Cheevo, away we go!

We’ve all been there.

Playing Spider Solitaire is no longer fun. Winning is too easy, even at the four-suit level, sans ZeeKee (as George will say) and playing an online server that is known to be biased #yeahright. Not enough frustration in our lives? Do you need more challenges to keep life meaningful?

Enter our old friend, the Cheevo.

Originally used to describe achievements earned through various games on the Xbox360 and other platforms, the C-word has been made universal throughout all kinds of games, including cerebral pursuits that don’t involve the curse of Nintendo Thumb. Cheevos are not the official goal(s) the protagonist is trying to obtain, but are optional extras invented by game fanatics who crave an extra challenge.

For instance, I once beat a very strong chess player without moving my queen off her starting square. My opponent blundered horribly and had to give up the material equivalent of four pawns for no compensation. He immediately resigned – but had he been paying more attention to my queen throughout the game he might have continued playing out of spite, just to wreck my cheevo. Chess fans may recall that Magnus Carlsen pulled off a similar feat against Viswanathan Anand (and also promoting a pawn to a second queen!) Similarly, a poker expert might hope to win first prize in a home game without ever showing down AA in Texas Holdem. And of course, every serious bridge player above the legal drinking age knows the significance of the Seven of Diamonds!

So, what possible cheevos can we have in Spider Solitaire? The short answer is you are only limited by your imagination.

For instance, one cheevo is to remove all eight suits in the last eight moves of the game. I suspect this will be very difficult with four suits sans ZeeKee, even for an expert player. Another cheevo might be some form of multi-tasking, such as improvising a rap song describing your thought processes while simultaneously playing to the best of your ability. What other cheevos can you think of? Remember that you are only limited by your imagination!

4 thoughts on “Cheevo, away we go!

  1. Hmmmm. Well, OK, I’ll give this a try but it seems kind of vague. “Use your imagination” is fine, but then we could make pretty patterns with the cards on the floor.

    But here are a few ideas.

    Win the game without doing any deals. 🙂
    Remove a suit before doing the third deal.

    Have two or more spaces before doing the third deal (before you fill them up to allow the deal, naturally).

    Remove the suits in order two at a time, e.g. one spade suit then the other one, one club suit and the other one…

    There’s some advantage to doing things that happen early rather than late. If you sweat through 4 deals and only then can really get started on your task, that’s not so fun because lots of the time you won’t get that far. With that in mind,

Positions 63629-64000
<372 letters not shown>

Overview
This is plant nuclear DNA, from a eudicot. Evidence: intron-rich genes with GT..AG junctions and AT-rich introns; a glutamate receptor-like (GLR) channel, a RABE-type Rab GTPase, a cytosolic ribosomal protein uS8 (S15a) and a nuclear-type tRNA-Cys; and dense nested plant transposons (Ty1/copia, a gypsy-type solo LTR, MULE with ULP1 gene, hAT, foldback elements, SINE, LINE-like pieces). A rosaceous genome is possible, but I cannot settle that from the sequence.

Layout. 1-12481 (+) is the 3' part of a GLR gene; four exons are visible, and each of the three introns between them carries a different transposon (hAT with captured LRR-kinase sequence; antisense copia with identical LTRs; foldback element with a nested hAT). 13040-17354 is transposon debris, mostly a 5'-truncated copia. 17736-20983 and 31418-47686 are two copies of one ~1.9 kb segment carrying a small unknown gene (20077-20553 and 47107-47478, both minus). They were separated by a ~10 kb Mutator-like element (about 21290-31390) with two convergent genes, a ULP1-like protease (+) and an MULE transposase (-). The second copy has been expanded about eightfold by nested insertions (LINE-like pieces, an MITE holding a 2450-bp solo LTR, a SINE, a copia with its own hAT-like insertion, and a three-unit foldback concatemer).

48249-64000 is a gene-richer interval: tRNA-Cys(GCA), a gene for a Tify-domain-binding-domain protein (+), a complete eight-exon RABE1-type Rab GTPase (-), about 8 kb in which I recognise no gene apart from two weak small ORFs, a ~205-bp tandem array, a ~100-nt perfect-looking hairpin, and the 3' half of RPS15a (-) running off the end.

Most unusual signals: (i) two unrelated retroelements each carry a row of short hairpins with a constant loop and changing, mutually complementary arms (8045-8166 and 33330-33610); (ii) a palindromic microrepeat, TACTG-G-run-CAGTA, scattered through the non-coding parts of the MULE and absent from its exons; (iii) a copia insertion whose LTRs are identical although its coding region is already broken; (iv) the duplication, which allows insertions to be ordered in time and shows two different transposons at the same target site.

Aim to reach a position where you are unable to make any moves as quickly as possible. Like, uncover 5 cards or less. Simple strategy things like if you have 3, 4, 5, move the 3 onto the 4 first, so you are unable to move the 4.

    You can pose obscure problems. Suppose in the opening the only move we have made is the 4 of hearts on 5 of spades. The only other move at the moment is that we have a 9 of clubs, and a choice of two 10s to put it on, diamonds or spades. Can you find a reason to do one or the other? I can think of a couple pointing one direction, but there may be some pointing the other way. Not really a “cheevo” but a sort of specific puzzle.

    Maybe I’ll think of more later.

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  2. An interesting cheevo in Scrabble would be playing the word CHEEVO without having it challenged off! For some reason CHEEVO is not valid in the latest tournament dictionary – so it seems your best bet is playing in a tournament that penalises a player for incorrectly challenging a word (rules for incorrect challenges vary in different areas of the world but it is universally agreed that the result of a correct challenge is the offending player loses his turn).

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  3. I am happy to report that MS SS Master Level is proving to be much more difficult them Expert Level.

    But it is still a dance to the puppeteer’s whim. I am half way through my 25 game test and have encountered two interesting “What da’……s”. One had me staring at seven kings arrayed in seven columns upon the first draw. I lost that one. In another hand I placed an ace at the bottom of column six on the deal and then four straight draws placed an ace below that one so I had five aces stacked. I lost that one.

    As far as the current topic is concerned: During my two suit playing days I had the idea of just dealing out all the cards before starting to move. At this point I was playing two suit san ZeeKee. I won on the first try, then proceeded to lose about twenty in a row, most without gaining a single turnover. But that might be fun to try at the lowest level of four suit in MS SS.

    Master T I agree that MS SS can be a good place to play because you can pick your level of pain.

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    1. I tried the idea of dealing all cards in four-suit. It’s not fun, even at the lowest level 😦 Starting with dealing a single extra row regardless of the initial 10 cards might be an idea for Expert level.

      BTW, I forgot to mention one possible cheevo in Toy Blast is beating a level on the very last move with double Rubik’s Cubes 🙂

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